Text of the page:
The 28mm begins to look like a very good choice when its workmanlike performance, its “normal” field of view, and its small size are considered against its very low current price. For DX users, this lens is not exactly a bargain when purchased new – it is more expensive than the 35mm/1.8G, for example – but used prices are a different story, and for photographers willing to buy used, it can be a bargain. For a DX shooter on a budget, who is looking for a “normal” lens and who does not already have a professional-level midrange zoom that offers an f/2.8 aperture, the 28mm can be a uniquely affordable and versatile tool for general photography. Combined with inexpensive standard and telephoto zooms, this lens can complete a modest collection of starter lenses that will leave very few types of photography off limits. In fact, somebody looking to start out in SLR photography on a budget could do a lot worse than to pick up a decent copy of this lens, a used Nikon D50/D70/D80, and begin making pictures limited in quality only by their own talents.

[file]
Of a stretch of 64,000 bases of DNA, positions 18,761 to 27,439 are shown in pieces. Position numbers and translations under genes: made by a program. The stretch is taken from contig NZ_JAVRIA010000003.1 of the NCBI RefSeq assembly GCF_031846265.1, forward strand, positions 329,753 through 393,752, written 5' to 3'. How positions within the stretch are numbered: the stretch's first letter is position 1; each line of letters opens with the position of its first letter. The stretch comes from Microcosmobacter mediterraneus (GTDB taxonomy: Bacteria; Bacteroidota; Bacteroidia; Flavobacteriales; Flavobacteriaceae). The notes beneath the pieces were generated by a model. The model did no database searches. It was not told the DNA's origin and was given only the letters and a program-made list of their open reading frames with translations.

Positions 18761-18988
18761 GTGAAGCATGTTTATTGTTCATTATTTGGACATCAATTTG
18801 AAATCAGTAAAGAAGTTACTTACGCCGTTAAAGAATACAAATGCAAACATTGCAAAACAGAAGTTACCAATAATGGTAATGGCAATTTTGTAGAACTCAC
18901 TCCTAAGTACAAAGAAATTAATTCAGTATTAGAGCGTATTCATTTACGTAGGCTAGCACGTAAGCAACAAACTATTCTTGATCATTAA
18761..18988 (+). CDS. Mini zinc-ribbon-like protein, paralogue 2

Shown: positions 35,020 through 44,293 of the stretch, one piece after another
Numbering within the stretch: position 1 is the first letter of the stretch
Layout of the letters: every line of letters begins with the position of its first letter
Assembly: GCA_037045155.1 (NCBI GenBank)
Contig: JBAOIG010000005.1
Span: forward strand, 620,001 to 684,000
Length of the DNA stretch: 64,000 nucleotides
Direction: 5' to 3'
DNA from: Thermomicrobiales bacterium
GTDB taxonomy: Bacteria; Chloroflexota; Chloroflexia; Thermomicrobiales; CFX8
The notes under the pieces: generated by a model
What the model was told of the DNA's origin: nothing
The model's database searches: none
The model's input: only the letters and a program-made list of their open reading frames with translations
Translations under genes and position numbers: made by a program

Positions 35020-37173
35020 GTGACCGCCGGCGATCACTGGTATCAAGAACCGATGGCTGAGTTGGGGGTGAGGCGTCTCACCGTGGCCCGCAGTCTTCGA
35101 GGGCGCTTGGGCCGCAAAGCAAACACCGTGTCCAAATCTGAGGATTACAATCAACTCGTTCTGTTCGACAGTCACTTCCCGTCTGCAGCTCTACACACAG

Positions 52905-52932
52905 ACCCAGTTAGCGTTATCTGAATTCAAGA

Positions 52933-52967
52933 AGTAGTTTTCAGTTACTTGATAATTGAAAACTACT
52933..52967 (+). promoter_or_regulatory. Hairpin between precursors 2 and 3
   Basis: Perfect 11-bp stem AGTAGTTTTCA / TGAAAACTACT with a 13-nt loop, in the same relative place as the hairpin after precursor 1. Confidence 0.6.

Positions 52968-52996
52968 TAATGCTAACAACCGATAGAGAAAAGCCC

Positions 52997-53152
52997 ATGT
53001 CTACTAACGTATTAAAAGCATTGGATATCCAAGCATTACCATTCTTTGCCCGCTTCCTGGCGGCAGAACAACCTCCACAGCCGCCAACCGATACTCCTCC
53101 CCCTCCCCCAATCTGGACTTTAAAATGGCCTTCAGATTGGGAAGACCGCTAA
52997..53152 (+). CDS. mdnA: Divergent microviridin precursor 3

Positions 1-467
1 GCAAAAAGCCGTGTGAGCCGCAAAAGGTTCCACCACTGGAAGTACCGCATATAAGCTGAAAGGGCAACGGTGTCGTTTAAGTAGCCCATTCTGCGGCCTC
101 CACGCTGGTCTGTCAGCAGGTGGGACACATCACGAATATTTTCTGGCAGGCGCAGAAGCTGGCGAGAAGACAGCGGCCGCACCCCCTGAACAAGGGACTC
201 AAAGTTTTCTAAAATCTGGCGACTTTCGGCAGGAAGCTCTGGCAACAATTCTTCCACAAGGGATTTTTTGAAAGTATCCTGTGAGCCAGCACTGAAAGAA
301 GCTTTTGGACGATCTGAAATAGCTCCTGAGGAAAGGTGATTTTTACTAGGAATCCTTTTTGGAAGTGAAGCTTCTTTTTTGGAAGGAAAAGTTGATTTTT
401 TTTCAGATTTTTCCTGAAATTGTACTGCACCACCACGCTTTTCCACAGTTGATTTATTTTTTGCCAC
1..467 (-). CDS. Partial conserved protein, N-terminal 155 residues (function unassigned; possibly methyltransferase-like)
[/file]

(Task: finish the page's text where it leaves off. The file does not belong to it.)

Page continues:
My rating of three stars for this lens should not be considered negative. I don’t think a higher rating is justified, and I don’t believe in rating lenses on a sliding scale depending on their price – a four star lens is a four star lens, whether it sells for $150 or ten times that. It is up to the reader to make their own judgement as to whether the price makes the lens a more or less compelling purchase. This lens does exactly what it is supposed to do, and it does it well. The basis for my rating is as follows: the lens performs competently, but not spectacularly, as a 28mm prime. By itself, that would probably justify four stars, but it’s only fair to also take into account its very modest design capabilities. Its slow speed in particular, compared with other lenses of its type, reduces its appeal; and the lack of a sophisticated, highly corrected optical formula is a factor as well. This lens, while possibly a bargain and a fine…